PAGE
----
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Facts & Figures
10 key facts to take with you anywhere about the value of hydrogen.
In 2022, demand for hydrogen is estimated at between 8.4 and 8.7mt.
Demand for hydrogen has grown more than threefold since 1975.
NASA fuels its spaceships with hydrogen and the resulting water is so pure that the astronauts drink it.
More than half of the total EU, EFTA, and UK hydrogen consumption takes place in just four countries: Germany, the Netherlands, Poland, and Spain.
To meet REPowerEU goals, investments between €86-126 billion will be needed.
Decarbonisation with hydrogen will require $15 trillion between 2022 and 2050.
Portugal produces the most affordable renewable hydrogen in the EU at €3.50/kg.
Despite increasing capacity for clean hydrogen in Europe, 99.3% of hydrogen was produced by conventional, polluting methods.
The European Hydrogen Backbone proposes 39,700 km of hydrogen pipelines by 2040.
Global hydrogen demand is forecast to more than double by 2030.
Busting 5 Myths
No. Hydrogen is a gas: it is the most abundant element in the universe, and here on Earth it typically needs to be extracted from water or organic compounds. We use renewable energy sources such as wind and solar power to extract hydrogen more sustainably with water vapor as a by-product and zero emissions. ‘Today, the production of ‘grey’ hydrogen (from natural gas) still dominates the international landscape, but ‘green’ hydrogen from renewables is taking off. Learn more about the different colours of hydrogen here.
Sources: American Public Power Association
Colors of Hydrogen
Colors of Hydrogen
Green hydrogen is mainly produced by splitting water – also know as water electrolysis – using electricity generated from renewable energy sources.
There are no CO2 emissions associated with this type of hydrogen production nor with its usage. When used in a fuel cell, the only by-product of its use is the pure water that was originally used in its production.
Although ‘green’ hydrogen often refers to hydrogen produced using electricity generated from renewable energy sources, it can also refer to hydrogen produced via different methods using other renewable sources such as biogas, biomethane, or bio-waste. These methods are less common than water electrolysis but also result in either very low or zero emissions.
Turquoise hydrogen is extracted by using thermal splitting of methane via methane pyrolysis. This process is a relatively new method of hydrogen production and is still at the experimental stage.
This form of production results in the removal of solid carbon, rather than CO2 emissions. This solid carbon can be used in the production of car tires, plastics and batteries, and is considered a critical raw material.
The process uses natural gas as a feedstock, and if the energy for splitting the methane comes from renewable sources, the process is close to carbon neutral.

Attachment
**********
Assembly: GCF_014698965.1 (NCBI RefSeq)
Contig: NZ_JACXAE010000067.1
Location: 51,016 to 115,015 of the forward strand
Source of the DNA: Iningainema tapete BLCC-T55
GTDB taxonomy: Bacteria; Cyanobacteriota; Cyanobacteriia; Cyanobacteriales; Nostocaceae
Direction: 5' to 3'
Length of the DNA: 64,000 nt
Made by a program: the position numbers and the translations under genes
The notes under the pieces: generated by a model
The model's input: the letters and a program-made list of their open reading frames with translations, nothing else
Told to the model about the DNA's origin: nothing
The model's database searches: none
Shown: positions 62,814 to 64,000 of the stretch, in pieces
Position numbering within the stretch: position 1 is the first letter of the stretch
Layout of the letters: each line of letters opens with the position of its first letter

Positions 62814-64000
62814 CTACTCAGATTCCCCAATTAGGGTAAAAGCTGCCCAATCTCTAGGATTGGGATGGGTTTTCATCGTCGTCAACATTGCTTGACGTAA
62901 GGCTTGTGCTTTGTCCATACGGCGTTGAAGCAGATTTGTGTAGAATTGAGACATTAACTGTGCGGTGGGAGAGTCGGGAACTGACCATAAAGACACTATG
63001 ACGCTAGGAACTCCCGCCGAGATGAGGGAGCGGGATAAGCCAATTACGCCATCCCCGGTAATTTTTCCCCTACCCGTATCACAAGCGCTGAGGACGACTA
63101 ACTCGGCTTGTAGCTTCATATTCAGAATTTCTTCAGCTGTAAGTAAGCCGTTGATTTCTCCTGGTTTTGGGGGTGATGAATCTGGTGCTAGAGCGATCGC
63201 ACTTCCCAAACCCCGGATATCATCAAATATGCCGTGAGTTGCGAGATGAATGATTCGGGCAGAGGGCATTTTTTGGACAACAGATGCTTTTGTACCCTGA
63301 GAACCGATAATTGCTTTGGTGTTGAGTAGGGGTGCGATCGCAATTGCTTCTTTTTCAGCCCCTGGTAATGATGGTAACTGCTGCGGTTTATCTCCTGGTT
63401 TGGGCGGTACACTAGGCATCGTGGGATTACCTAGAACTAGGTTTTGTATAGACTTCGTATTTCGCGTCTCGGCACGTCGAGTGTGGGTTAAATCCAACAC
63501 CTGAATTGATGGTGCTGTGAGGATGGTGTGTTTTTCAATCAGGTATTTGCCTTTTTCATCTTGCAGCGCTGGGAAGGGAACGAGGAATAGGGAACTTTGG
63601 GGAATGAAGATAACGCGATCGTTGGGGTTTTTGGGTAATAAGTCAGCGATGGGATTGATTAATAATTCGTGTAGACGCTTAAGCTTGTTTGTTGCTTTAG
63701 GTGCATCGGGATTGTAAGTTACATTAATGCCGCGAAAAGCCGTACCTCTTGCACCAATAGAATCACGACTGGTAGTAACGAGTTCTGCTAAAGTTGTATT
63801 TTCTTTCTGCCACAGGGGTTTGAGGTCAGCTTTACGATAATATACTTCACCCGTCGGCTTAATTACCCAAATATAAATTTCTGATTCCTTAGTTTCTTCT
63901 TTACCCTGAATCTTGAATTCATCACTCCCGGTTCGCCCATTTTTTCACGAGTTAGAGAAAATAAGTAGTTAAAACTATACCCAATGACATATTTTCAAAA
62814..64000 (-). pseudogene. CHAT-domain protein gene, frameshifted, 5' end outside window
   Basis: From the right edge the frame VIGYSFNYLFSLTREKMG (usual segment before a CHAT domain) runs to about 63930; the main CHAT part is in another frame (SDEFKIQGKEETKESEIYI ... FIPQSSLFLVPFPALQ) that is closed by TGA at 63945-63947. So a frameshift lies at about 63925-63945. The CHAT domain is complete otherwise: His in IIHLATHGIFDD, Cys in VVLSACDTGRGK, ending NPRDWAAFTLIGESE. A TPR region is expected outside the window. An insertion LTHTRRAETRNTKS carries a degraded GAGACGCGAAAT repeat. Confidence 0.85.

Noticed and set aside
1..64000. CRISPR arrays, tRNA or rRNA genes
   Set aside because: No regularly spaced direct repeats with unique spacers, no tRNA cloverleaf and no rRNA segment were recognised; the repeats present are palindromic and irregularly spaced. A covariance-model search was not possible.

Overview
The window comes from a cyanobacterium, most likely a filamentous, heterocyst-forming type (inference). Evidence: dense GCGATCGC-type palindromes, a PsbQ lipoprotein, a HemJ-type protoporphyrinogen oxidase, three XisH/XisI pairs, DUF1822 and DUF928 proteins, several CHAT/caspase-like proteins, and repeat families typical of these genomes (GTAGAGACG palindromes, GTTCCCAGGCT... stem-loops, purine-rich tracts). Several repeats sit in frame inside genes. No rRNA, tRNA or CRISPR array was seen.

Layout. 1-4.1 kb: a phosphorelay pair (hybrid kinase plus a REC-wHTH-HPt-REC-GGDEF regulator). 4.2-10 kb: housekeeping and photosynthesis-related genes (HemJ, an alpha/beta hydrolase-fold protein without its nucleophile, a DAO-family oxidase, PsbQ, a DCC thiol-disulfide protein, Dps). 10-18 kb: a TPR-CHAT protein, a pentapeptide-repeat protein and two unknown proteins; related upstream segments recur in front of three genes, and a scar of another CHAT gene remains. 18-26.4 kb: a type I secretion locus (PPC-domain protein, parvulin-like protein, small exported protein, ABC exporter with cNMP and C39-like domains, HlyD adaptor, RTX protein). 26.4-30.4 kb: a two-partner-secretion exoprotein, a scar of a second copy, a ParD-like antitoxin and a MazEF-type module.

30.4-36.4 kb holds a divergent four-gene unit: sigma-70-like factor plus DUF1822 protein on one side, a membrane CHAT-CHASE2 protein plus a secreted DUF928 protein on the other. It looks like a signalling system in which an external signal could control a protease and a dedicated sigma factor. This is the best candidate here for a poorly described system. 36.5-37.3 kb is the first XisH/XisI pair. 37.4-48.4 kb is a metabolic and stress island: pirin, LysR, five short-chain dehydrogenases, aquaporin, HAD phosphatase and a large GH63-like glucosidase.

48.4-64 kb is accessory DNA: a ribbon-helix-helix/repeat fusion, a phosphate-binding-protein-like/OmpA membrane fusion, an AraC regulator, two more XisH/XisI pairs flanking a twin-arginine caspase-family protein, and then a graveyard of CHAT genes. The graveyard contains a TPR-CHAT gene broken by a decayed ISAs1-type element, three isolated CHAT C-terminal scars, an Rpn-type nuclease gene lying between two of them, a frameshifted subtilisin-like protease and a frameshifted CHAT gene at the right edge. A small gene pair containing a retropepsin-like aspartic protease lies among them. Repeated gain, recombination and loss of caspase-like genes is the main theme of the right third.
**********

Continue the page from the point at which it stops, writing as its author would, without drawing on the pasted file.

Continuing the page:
Source: Fossil fuels
Grey hydrogen is currently the most common method of hydrogen production. It is produced from fossil fuel and commonly uses the steam methane reforming (SMR) method. During this process, CO2 is produced and released to the atmosphere.
While not as environmentally damaging as black or brown hydrogen, this process produces far more emissions than green hydrogen.
White hydrogen refers to naturally occurring hydrogen in its most natural state. It is generated by a natural process inside the Earth’s crust, with projects already being set up to produce white hydrogen in industrial quantities.
Its extraction process is similar to natural gas, requiring drilling deep underground to tap into naturally occurring hydrogen wells. It is considered by some to be a cheaper alternative to green hydrogen.
Pink / Red / Purple
Pink, red, and purple hydrogen are all generated by splitting water using electricity generated from nuclear power plants.
Pink hydrogen is generated through the electrolysis of water, decomposing water into oxygen and hydrogen.
Alternatively, red hydrogen is produced through the high-temperature catalytic splitting of water, with the chemicals used in the process reused in a closed-loop production cycle.
Finally, purple hydrogen is made though using nuclear power and heat through combined chemo-thermal electrolysis splitting of water.
Source: Natural gas
Blue hydrogen is derived from natural gas, however, most of the CO2 emitted during the process is captured and stored underground (carbon sequestration) or is extracted as a solid and is able to be reused.
When considering the CO2 emissions of ‘blue’ hydrogen, it is important to acknowledge the potential methane leakage upstream of the hydrogen production plant.
With this in mind, the term ‘blue hydrogen’ can be considered too broad. Instead, when referring to hydrogen produced from natural gas, it is more accurate to refer to it using the actual carbon footprint associated to its production.
Black / Brown
Black and brown hydrogen is produced from coal, with the colours referring to the type of bituminous (black) and lignite (brown) coal used in the production process.
Hydrogen is produced through the gasification of coal. This is an extremely polluting process, with CO2 and carbon monoxide produced as by-products and released into the atmosphere.